What are “Golden Records” and How Do You Create Them? Part 2
In part one of this article we discussed the reasons companies want to create golden records, also known as a Single Customer View (SCV) or “Master Records”. Then we described two processes essential in the path to golden record creation – standardization and matching.
You can read Part One of this article HERE.
Golden records allow companies to increase sales using predictable analytics to identify likely sales triggers for individual customers. Because of golden records, customers feel companies know them better as individuals. Companies retain more customers that make crossover or repeat purchases.
For business executives, golden records eliminate time wasted in attempts to reconcile information stored in data silos across the enterprise. Projected outcomes from decisions become more reliable, allowing organizations to grow more rapidly.
In Part Two we continue the discussion, focusing on the remaining operations organizations must execute to reach their SCV goals.
Cleansing and Enhancement
Data quality software cleanses data by correcting or eliminating information that has no value. Email addresses with missing characters, numeric or special characters where only alpha is appropriate, social security numbers with missing digits, or account numbers that don’t meet verification routines like check digit calculations are good examples of data that technicians may safely remove.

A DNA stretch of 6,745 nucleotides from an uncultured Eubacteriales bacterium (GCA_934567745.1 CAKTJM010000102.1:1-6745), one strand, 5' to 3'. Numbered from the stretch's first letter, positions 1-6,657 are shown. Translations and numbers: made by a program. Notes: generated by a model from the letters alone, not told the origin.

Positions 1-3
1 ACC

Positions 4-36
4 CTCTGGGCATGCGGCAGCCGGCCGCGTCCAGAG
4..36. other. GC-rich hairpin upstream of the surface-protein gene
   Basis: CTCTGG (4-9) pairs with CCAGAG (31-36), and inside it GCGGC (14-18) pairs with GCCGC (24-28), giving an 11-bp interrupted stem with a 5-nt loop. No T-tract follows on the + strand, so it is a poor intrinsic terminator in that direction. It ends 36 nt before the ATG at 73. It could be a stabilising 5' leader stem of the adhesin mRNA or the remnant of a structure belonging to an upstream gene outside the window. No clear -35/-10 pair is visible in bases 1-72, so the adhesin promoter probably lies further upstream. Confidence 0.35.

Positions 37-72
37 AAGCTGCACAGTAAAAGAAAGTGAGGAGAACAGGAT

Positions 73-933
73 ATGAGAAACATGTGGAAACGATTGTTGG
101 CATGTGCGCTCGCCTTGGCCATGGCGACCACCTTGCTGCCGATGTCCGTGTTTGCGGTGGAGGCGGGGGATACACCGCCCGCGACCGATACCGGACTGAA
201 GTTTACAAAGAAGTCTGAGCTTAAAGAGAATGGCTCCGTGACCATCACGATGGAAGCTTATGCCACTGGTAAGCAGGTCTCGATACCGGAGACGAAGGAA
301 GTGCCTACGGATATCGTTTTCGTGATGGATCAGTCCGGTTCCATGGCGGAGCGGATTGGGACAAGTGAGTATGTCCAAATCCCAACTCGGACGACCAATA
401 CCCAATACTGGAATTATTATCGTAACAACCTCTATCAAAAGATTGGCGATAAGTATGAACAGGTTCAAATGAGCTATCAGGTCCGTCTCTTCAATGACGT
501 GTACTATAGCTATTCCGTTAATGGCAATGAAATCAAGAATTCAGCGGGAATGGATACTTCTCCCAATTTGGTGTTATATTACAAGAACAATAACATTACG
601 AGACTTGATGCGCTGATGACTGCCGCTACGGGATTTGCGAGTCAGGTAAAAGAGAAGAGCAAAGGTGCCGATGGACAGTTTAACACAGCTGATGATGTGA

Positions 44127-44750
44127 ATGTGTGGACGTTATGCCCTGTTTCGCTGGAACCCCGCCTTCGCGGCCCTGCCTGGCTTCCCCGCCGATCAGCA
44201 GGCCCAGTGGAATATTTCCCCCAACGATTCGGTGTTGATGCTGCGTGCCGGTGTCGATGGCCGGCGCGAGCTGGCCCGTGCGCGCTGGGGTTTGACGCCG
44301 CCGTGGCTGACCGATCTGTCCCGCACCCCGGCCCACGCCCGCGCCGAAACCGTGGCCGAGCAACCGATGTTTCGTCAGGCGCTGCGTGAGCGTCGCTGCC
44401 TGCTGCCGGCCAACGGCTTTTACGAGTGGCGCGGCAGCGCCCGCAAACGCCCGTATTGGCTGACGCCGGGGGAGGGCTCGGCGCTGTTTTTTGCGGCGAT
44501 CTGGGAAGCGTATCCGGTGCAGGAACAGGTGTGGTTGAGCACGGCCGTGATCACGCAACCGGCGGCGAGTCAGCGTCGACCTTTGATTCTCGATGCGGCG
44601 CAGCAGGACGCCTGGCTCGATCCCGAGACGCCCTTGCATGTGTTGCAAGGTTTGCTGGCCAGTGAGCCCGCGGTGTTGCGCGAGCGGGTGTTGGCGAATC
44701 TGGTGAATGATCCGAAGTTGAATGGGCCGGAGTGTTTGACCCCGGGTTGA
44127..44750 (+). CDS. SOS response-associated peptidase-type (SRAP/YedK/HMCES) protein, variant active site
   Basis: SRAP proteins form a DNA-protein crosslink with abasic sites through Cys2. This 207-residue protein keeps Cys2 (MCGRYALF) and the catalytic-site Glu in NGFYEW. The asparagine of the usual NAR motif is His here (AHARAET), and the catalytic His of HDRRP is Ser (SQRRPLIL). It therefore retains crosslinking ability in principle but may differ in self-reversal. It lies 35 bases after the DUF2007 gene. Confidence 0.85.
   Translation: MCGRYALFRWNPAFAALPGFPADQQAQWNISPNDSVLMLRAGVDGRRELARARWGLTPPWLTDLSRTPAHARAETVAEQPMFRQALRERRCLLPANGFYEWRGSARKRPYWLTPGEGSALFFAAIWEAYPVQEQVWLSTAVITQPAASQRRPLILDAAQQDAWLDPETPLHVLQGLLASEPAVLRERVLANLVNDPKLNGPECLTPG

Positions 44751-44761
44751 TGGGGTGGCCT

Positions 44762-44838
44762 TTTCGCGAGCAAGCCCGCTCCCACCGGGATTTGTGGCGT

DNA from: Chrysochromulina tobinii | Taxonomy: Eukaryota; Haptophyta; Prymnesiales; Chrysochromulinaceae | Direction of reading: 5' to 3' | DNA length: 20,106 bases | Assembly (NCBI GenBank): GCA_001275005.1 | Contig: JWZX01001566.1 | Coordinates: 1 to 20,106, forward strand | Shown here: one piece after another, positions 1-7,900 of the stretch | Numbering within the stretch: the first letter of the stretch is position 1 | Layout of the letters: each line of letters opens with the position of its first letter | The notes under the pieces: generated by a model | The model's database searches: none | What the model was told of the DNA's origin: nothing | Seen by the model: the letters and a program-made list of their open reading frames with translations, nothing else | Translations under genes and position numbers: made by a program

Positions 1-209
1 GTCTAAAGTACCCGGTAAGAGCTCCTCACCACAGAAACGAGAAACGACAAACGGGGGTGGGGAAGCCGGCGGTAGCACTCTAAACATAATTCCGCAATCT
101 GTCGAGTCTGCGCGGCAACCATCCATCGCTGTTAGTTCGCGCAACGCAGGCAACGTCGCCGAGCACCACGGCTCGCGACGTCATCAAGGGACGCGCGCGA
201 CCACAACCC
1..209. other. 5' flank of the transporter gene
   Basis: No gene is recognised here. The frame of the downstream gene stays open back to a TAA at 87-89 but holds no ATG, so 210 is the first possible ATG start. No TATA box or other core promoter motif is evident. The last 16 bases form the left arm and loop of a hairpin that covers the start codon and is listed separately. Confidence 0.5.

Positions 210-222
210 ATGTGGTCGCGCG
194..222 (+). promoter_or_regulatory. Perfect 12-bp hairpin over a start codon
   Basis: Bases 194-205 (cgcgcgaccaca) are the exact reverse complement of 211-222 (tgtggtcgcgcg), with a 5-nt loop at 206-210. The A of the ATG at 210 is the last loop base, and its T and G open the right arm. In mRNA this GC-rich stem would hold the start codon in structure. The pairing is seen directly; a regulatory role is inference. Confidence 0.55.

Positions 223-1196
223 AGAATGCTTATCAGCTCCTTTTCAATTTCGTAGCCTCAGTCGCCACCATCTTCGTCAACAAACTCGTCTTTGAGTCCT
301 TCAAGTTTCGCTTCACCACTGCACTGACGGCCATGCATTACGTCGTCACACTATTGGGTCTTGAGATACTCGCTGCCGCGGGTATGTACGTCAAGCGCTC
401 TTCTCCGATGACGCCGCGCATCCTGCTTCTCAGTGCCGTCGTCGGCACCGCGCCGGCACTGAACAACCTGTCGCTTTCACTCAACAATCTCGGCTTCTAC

Companies may also remove orphaned data from databases. Corrupted files might include detail records with no links to master data, for instance.
Enhancement occurs when data quality software uses outside information to raise the value of the data on hand. Companies might add credit scores provided by credit reporting agencies, for example, to segment prospects based on their credit worthiness. In other cases, customer demographic information might enhance existing data allowing companies to target customers more precisely with relevant and compelling marketing messages.
Data enhancement can also be useful for regulatory compliance. When companies append longitude and latitude to physical customer locations for instance, they can be assured of following local regulations or calculating taxes or fees more accurately.
Consolidation is the step that finally produces the golden record, but it can only occur after data quality teams have standardized, matched, cleansed, and enhanced the data. Careful analysis is required. Errant consolidation can produce data records containing information from more than one customer. Marketing or strategic business decisions based on such data could cause embarrassing or expensive mistakes, including privacy violations. Most companies rely on specialized data quality software in the consolidation step rather than attempting to build a solution in-house.
Accurately consolidated data is the gateway to several functions companies are eager to implement. A single customer view allows departments in dispersed parts of a corporation to be aware of individual customer interactions across the enterprise. They can avoid conflicting messaging and duplicate efforts. With golden records, companies can recognize the true value and status of every customer and act accordingly, in real time.
Pursuit of golden records is a worthy goal. Customers expect companies to treat them as individuals. Tolerance for non-specific or irrelevant messaging is waning. With customer experience expected to eclipse price as the most important differentiating factor among competing companies, organizations are taking extraordinary steps to improve the way they interact with individual customers. Maintaining complete and accurate data, in the form of golden records, is the only way to accomplish this objective.